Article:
By now, we all should have had some form of interaction with ‘Bluetooth’ or at least know what it is. From the times we saw fancy businessmen walk with a funny earpiece saying “sorry I am just on a call” to you secretly sending music from your brother’s phone to yours via Bluetooth. But, do you know why it is called Bluetooth?
Well, it is a modern story with a Viking twist to it. You see when Jim Kardach was asked to develop wireless technology for laptop computers at Intel, he was reading The Long Ships (1941-1945), a historical adventure novel about Vikings that features King Harald Bluetooth, the king who ruled over all tribes in Denmark from the year 958 and then managed to conquer parts of Norway, making all the different tribes communicate and unite.
As Jim Kardach developed the technology and managed to enable different kinds of devices to communicate wirelessly, he called it Bluetooth, because the technology and King Bluetooth had the same purpose — unity and communication among different groups.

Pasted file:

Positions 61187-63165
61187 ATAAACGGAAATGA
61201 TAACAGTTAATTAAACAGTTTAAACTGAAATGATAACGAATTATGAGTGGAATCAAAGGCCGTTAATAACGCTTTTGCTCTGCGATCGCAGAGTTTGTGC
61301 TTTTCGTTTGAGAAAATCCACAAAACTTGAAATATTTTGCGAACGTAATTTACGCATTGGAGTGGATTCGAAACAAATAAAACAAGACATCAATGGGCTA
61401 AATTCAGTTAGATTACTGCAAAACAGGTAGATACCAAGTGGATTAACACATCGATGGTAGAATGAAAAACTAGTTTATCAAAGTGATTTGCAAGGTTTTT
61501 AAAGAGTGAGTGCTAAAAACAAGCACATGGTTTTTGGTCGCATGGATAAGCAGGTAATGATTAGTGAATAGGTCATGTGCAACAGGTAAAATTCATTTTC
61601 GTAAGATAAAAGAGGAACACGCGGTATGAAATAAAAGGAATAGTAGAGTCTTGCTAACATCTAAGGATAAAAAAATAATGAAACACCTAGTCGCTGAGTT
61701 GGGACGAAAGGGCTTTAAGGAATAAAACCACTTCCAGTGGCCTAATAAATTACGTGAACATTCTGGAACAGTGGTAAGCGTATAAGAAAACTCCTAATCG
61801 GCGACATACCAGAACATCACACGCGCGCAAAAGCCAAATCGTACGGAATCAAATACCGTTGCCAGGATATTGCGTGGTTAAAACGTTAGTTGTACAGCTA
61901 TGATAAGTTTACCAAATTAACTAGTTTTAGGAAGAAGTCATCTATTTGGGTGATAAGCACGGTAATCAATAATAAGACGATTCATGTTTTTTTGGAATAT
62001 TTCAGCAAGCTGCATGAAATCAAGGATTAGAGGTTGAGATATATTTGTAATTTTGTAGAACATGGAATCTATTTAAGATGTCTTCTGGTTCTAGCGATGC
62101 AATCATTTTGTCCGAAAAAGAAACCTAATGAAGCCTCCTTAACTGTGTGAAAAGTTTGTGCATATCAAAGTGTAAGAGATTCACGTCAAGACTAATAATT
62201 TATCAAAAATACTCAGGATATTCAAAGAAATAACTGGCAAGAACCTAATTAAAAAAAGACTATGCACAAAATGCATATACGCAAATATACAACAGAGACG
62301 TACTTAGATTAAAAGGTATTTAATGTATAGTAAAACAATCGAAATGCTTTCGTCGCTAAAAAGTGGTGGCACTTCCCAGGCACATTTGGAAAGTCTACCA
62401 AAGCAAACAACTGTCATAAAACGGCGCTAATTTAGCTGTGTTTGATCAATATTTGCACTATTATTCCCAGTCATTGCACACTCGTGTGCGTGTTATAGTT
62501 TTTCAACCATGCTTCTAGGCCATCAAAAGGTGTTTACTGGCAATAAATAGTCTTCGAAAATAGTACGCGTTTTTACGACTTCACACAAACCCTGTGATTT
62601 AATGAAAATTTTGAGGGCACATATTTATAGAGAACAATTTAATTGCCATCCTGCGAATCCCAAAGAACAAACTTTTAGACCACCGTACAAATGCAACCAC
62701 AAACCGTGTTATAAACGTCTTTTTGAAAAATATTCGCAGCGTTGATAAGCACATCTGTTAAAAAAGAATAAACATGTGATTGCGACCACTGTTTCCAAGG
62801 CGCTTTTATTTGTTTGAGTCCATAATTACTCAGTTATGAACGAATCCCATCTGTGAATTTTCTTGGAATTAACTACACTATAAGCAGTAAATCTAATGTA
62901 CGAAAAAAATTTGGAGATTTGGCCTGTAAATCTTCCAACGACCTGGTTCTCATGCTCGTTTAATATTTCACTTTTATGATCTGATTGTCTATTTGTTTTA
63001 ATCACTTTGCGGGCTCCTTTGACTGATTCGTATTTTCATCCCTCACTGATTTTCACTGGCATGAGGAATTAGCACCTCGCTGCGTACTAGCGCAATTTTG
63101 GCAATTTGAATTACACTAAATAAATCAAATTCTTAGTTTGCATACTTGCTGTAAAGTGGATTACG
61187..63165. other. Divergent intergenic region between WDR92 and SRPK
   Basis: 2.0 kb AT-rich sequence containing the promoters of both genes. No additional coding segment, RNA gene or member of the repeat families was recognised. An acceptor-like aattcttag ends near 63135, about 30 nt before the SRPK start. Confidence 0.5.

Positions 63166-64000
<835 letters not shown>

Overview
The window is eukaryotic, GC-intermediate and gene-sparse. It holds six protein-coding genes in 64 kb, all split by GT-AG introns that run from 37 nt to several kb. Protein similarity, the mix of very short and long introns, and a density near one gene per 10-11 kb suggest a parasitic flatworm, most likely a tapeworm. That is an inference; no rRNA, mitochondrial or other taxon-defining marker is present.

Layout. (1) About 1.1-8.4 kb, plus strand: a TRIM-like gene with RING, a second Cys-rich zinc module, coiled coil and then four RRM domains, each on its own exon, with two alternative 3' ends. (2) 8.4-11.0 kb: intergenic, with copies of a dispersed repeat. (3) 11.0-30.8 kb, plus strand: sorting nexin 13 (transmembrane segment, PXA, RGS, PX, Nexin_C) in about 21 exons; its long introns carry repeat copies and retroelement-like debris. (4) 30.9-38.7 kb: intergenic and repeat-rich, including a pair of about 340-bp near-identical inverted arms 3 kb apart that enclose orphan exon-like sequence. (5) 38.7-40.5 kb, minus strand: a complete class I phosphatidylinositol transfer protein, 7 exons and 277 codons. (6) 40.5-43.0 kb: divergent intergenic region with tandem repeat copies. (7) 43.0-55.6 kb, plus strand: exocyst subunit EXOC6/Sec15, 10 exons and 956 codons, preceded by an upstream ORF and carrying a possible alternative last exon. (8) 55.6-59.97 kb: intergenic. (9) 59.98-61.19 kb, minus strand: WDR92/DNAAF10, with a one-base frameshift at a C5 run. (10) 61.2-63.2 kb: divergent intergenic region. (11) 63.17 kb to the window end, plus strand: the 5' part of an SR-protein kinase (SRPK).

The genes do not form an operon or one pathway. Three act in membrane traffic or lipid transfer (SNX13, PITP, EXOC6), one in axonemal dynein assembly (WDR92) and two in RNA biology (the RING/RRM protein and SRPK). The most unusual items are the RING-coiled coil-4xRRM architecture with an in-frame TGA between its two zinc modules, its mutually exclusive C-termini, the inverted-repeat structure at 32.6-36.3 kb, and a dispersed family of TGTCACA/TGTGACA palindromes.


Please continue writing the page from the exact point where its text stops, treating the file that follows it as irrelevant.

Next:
The Bluetooth logo is also quite simple but beautiful. It is the combination of “H” and “B,” the initials of Harald Bluetooth, written in the ancient letters used by Vikings, which are called “runes.” Separated, we find two distinct symbols, one representing the runes of ‘Hagal’ (ᚼ) and the other of ‘Bjarkan’ (ᛒ) – basically, the initials ‘H’ and ‘B’
The merging of these two runic letters has a double meaning. Firstly, it represents the initials of the monarch from whom the term ‘Bluetooth’ is derived, but the merging also signifies the connection between two devices – the essence of Bluetooth technology.
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